Construction Corner is a Q&A column committed to answering reader-submitted questions regarding construction and development. Inquiries may be sent to firstname.lastname@example.org.
The fire department is requiring me to put a “Knox Box” on the outside of each of my gates. What are they and why do I need them?
—WILBUR IN CHANTILLY, VA.
A Knox Box is a key switch or box that is usually mounted to the entrance keypad, fencing or wall of a facility gate and is used in case of an emergency at your site. The fire department, not having a gate code or key to your entry gate, uses these boxes to gain entry.
The key-switch variation is nothing more than a bypass wire to your gate motor. The fire-department personnel uses a special key that works with all Knox Boxes to open the gate. Sometimes it is just an empty box, similar to what realtors use, which holds a key to a padlocked gate. These are usually only used at facilities that do not have keypad-controlled access.
I am building my third site and always seem to have a problem with coordinating the low-voltage contractors (fire alarms, security, etc). Often, conduit is left out and needs to be shared, which has caused problems in the past. What do you recommend to prevent things like that from happening?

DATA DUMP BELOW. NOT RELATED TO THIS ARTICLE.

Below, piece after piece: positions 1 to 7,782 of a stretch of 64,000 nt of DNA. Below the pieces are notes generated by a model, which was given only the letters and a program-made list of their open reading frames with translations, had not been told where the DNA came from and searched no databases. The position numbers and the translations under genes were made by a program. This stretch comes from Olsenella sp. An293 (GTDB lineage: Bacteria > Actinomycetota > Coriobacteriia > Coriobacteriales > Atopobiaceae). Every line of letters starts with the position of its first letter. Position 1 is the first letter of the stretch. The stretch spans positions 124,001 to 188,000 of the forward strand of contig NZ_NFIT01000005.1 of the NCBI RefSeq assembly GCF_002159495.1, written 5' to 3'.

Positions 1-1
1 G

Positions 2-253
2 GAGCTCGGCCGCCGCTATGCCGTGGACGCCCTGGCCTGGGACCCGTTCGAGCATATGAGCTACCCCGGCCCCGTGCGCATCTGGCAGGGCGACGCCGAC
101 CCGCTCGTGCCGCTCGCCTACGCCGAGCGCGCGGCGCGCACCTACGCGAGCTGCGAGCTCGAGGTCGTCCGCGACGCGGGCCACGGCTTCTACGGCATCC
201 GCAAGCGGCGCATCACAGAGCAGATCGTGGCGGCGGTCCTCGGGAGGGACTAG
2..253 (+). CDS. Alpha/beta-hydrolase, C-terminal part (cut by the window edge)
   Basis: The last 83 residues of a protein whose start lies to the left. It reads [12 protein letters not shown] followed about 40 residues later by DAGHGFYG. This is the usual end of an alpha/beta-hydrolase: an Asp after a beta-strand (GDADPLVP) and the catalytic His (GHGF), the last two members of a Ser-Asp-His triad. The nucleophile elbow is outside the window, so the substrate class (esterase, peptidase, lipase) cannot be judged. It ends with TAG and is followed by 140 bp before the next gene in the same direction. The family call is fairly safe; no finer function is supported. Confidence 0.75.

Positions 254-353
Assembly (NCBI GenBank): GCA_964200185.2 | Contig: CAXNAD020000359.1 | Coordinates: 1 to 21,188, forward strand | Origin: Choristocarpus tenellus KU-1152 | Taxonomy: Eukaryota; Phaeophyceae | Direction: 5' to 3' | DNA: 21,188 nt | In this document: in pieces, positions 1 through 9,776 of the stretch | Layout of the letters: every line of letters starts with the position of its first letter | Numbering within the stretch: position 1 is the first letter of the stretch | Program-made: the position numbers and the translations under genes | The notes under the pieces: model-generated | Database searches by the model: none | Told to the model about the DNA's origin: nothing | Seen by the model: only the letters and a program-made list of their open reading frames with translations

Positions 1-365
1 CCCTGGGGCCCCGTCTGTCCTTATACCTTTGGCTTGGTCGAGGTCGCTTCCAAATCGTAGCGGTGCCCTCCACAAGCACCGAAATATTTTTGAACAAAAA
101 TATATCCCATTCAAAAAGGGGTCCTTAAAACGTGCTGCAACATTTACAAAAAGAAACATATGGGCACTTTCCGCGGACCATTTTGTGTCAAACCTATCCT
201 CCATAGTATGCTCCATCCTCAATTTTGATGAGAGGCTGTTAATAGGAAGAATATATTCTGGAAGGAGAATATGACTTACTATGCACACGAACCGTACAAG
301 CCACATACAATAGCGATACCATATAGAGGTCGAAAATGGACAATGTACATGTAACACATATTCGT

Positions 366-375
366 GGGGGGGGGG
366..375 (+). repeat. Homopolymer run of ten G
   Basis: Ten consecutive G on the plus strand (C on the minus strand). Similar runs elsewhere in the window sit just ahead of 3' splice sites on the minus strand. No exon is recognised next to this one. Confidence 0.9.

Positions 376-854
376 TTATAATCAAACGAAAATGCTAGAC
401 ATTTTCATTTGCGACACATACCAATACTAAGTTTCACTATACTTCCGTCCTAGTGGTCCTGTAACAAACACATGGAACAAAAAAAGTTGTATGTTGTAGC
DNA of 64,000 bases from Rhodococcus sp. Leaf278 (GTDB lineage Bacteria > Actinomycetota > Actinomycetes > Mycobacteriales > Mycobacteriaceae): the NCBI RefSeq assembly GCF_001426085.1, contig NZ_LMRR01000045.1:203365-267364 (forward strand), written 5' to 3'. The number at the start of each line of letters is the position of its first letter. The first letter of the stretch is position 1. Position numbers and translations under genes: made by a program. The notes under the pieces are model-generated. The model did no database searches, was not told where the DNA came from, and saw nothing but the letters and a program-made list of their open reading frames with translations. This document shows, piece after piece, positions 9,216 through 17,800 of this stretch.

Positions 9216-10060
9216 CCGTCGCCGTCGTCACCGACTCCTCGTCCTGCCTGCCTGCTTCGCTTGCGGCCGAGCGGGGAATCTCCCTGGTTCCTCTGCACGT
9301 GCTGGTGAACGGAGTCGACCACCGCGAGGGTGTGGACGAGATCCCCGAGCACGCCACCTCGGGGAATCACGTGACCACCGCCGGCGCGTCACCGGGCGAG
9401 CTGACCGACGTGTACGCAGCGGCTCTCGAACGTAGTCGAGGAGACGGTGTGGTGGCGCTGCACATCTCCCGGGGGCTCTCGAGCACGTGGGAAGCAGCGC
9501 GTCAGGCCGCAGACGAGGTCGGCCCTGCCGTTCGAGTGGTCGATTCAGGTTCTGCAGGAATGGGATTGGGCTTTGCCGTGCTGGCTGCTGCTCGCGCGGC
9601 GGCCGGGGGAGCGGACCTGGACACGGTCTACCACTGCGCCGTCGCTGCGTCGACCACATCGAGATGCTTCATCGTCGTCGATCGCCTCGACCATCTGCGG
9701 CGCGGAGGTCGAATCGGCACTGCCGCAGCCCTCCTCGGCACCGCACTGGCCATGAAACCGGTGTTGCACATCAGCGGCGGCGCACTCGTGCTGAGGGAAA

— WAYNE IN COTTONWOOD, ARIZ.
Make sure all low-voltage wiring is included in the architect’s blueprints. Have each of your low-voltage vendors supply a CAD or plan page for the architect to include in the bid plans. This ensures the electricians and other contractors properly plan for the right amount of conduit, electrical outlets and junction boxes. Do not wait until the last minute to call your low-voltage vendors.
Tony Gardner is a licensed contractor and installation manager for QuikStor, a provider of self-storage security and software since 1987. For more information, visit www.quikstor.com.